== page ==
Blayer Pointdujour has been gaining attention since he and his backing band The Rockers Galore dropped The Port Au Prince EP last year. An ecstatic mix of reggae, funk, hip-hop, and rock with a healthy dosage of Haitian kompa music, the band has a truly unique sound. Their debut record is The Bull and it sounds like nothing else.
Lead single "1804" is an ode to the Haitian slave uprising of 1804 that won Haiti its independence. (It turns out Pat Robertson was wrong and it wasn't because Haitians sold their soul to the devil in exchange for independence. And he's never wrong about anything! Oh wait.) The track emits a rare fire, bursting at the seams with passion and ideas. And guitarist Ian Nauroth is never hotter. You can download it now from their soundcloud page.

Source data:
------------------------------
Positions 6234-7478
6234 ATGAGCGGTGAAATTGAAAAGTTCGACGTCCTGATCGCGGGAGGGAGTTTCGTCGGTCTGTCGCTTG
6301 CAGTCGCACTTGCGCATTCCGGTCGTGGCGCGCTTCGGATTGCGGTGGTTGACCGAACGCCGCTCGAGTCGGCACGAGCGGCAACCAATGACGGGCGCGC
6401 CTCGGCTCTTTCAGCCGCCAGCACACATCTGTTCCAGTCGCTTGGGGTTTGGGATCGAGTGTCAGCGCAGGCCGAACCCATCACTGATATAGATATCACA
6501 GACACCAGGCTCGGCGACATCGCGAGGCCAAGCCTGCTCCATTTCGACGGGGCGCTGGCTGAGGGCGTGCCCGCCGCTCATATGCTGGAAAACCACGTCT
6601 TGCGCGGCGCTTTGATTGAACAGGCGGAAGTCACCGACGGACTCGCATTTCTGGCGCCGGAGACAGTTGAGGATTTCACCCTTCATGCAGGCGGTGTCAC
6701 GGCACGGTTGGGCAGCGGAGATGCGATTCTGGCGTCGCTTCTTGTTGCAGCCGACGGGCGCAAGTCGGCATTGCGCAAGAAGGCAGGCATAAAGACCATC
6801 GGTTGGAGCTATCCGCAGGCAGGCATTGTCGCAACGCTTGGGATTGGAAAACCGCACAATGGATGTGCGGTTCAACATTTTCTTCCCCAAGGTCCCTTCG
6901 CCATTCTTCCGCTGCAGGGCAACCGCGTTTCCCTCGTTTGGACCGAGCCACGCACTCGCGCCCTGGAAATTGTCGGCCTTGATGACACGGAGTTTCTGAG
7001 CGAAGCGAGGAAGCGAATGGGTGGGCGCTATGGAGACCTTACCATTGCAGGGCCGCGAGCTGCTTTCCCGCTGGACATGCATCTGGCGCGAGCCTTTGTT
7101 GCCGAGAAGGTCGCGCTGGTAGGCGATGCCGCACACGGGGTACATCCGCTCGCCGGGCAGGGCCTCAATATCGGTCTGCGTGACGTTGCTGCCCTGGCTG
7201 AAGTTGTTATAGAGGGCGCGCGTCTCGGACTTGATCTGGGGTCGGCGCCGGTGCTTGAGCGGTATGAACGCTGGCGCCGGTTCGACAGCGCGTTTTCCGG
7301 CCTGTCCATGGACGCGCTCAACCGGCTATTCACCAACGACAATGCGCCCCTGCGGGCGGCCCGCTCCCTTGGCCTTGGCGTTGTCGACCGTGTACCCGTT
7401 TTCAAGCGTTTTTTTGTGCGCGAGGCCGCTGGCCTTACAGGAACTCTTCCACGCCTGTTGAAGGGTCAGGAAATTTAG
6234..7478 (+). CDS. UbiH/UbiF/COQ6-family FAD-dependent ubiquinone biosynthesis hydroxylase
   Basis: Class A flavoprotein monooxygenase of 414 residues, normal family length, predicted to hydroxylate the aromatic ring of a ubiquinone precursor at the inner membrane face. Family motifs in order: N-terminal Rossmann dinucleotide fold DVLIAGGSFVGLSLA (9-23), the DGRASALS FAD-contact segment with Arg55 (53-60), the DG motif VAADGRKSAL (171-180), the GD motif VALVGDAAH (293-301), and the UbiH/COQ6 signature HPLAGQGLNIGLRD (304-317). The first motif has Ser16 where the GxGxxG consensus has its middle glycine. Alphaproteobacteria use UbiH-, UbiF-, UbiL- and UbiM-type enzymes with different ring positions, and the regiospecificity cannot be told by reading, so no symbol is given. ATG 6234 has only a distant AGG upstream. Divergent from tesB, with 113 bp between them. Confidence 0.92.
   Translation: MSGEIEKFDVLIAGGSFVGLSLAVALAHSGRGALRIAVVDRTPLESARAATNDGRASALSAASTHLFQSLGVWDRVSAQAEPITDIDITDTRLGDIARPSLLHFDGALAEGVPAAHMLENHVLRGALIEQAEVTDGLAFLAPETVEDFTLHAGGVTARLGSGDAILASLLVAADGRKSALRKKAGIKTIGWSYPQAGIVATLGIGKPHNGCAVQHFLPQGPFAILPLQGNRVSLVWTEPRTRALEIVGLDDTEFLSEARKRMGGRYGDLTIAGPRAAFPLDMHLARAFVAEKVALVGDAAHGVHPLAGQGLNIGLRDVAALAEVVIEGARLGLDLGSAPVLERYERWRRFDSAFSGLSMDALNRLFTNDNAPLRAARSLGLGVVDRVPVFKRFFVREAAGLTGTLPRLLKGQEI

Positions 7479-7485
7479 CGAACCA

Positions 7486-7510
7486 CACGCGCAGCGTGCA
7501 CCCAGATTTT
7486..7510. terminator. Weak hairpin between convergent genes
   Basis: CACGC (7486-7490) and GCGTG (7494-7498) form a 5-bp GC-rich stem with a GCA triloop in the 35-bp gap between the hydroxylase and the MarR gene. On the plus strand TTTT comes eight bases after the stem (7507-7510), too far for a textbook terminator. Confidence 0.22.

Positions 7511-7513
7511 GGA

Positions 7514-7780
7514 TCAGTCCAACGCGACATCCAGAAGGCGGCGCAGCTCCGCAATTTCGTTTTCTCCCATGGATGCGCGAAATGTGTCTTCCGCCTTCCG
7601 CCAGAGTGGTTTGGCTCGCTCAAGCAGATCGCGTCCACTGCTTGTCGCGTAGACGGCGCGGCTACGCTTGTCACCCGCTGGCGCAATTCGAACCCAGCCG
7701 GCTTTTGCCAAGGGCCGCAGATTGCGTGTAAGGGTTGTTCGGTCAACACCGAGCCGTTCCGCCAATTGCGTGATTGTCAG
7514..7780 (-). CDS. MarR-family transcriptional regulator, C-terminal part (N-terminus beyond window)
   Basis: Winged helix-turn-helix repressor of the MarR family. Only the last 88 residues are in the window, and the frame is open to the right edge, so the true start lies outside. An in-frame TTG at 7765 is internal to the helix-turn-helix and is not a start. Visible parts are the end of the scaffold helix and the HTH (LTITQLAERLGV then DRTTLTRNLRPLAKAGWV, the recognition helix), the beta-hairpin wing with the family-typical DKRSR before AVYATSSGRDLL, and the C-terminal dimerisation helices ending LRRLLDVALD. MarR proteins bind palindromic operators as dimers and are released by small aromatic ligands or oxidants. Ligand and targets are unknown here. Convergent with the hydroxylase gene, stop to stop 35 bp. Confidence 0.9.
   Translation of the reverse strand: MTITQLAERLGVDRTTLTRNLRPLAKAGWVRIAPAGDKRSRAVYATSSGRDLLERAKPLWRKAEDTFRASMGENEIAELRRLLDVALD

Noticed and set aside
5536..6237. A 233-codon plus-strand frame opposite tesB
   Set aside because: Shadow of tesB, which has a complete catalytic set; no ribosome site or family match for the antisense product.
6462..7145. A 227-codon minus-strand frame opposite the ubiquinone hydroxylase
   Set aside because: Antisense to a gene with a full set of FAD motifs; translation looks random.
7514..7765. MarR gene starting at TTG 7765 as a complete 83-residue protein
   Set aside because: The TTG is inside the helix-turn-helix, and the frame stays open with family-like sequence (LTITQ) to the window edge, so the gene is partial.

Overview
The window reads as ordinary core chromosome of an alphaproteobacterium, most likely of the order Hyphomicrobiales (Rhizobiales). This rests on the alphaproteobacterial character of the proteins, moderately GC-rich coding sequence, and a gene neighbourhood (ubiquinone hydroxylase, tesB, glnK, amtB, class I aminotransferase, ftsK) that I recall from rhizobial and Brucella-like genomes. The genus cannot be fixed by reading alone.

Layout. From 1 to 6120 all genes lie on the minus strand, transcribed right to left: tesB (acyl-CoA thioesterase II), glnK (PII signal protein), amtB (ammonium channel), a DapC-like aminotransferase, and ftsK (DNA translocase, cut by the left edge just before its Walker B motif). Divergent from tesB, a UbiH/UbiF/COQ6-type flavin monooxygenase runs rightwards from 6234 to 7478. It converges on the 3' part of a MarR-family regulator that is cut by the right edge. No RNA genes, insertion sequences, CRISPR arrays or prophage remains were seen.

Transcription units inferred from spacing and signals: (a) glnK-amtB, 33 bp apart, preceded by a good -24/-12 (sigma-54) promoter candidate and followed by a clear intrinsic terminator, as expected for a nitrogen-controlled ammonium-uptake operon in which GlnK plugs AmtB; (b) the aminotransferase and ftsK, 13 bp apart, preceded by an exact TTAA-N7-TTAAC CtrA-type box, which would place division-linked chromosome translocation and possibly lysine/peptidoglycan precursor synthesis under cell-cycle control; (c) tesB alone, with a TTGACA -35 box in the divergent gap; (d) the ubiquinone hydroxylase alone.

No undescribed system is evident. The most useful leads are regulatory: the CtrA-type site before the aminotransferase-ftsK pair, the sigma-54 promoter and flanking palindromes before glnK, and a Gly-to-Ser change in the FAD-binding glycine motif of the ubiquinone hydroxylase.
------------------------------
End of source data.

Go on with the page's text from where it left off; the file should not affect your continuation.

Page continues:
The rest of the record often leans heavier on their kompa and reggae influences, but ignites when Blayer and co summon the same passion they have on 1804. Like on "Gunz of Philly" and "Iron Dred" when Blayer tries to incite the same revolutionary spirit that led to Haitian independence in America. "a free people / free from the capitalist man's game / what happened in Haiti can still happen today / revolution, the world is ours to get up and take / kill your slave masters, unity equals change." It's pretty common for anarcho-punks to lay their message on top of reggae, but it's rare (and frankly the results are a lot better...) to approach the same union from the other side. Pointdujour is a reggae/kompa artist who just happens to be a radical punk. "In DIY we trust" he sings on "Natty Onez." The motto for a new nation. And I can't help but wonder if it's a coincidence that he's sending out his revolutionary message on the eve of the year anniversary of Occupy.
The record drops today September 18th.
- Words by Nathan Leigh